> current epistemological framework of marxism.

I don't see that the pre-class gender based divisions of labour were
always and necessarily oppressive to women. Discriminatory and unfair -
sometimes a bit nasty - but certainly not institutionalized oppression.
Gender only became a source of institutionalized oppression when the need
for class reproduction sanctified the family unit as the prime social

The very uncertainty of reproduction is one of the sources of tension
between the genders. On average, it takes about 25 tries before pregnancy
ensues (note to young readers: do NOT assume you can't get pregnant on the
first try!) And, as many a young woman has discovered to her regret, it
has historically been very easy for a man to deny paternity.

> There most definitely is an ireeconcilable antagonism between
> men and women, but it is not biological any more than productive class
> is.  That's why I say its not an anatagonism between those with cunts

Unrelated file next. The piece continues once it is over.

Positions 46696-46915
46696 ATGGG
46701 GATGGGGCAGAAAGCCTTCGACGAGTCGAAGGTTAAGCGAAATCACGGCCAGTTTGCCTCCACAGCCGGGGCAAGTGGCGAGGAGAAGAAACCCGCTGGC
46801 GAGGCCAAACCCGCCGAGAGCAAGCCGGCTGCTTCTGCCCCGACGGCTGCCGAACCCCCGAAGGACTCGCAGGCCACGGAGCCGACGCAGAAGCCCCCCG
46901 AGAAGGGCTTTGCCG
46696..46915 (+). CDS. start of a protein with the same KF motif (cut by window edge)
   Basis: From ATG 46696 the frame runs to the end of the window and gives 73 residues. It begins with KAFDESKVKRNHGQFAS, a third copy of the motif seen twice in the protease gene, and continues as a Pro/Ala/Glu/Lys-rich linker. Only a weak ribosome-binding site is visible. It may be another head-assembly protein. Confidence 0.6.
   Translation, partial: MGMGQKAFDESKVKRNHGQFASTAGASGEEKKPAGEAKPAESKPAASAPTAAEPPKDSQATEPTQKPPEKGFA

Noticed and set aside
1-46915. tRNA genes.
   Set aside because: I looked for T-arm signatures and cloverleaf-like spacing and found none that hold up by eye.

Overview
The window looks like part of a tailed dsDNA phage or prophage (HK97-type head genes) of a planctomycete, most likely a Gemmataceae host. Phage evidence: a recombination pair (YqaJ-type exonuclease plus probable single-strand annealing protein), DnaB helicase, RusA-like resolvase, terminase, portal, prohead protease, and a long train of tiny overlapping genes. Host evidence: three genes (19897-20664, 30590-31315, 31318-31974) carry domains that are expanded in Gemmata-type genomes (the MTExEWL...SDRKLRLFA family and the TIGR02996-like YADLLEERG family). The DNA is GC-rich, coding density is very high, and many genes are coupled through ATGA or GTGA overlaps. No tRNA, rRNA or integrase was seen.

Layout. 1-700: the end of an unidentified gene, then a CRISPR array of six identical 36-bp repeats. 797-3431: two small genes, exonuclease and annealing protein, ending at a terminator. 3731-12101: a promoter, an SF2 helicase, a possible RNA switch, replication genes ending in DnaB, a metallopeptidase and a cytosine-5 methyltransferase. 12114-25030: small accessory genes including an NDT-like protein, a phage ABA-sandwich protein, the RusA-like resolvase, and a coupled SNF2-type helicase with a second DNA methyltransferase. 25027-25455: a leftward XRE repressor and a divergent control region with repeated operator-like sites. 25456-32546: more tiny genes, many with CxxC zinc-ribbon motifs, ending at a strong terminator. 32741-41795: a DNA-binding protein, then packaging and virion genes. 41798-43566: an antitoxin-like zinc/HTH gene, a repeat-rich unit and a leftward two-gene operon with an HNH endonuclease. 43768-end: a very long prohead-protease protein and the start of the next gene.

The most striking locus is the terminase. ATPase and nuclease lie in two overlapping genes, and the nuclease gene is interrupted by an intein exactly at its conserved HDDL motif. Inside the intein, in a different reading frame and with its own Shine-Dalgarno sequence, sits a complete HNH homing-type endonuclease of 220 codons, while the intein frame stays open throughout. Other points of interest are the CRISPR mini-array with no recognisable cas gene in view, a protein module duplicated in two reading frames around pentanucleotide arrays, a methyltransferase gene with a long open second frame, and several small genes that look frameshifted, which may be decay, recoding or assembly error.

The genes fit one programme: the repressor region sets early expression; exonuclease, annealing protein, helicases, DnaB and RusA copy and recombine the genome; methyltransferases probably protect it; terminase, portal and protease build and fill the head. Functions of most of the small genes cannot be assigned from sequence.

> and those with cocks, but between something closer to "the masculine
> class" and "the feminine class".

No. It's an antagonism between the public sphere and the private sphere.
Ironically, the private sphere got its start in the Men's Houses of
pre-class society, where men first began learning the art of psychological
preparedness for war. Today, the private is guarded by the Pillar of the
Hearth. It is precisely because the family is seen as an alternative to
social safety nets that the religious right is so heavily invested in the
cult of family values.

The "masculine class" and the "feminine class" are not, as your
terminology suggests, heterogenous and monolithic wholes. Quite the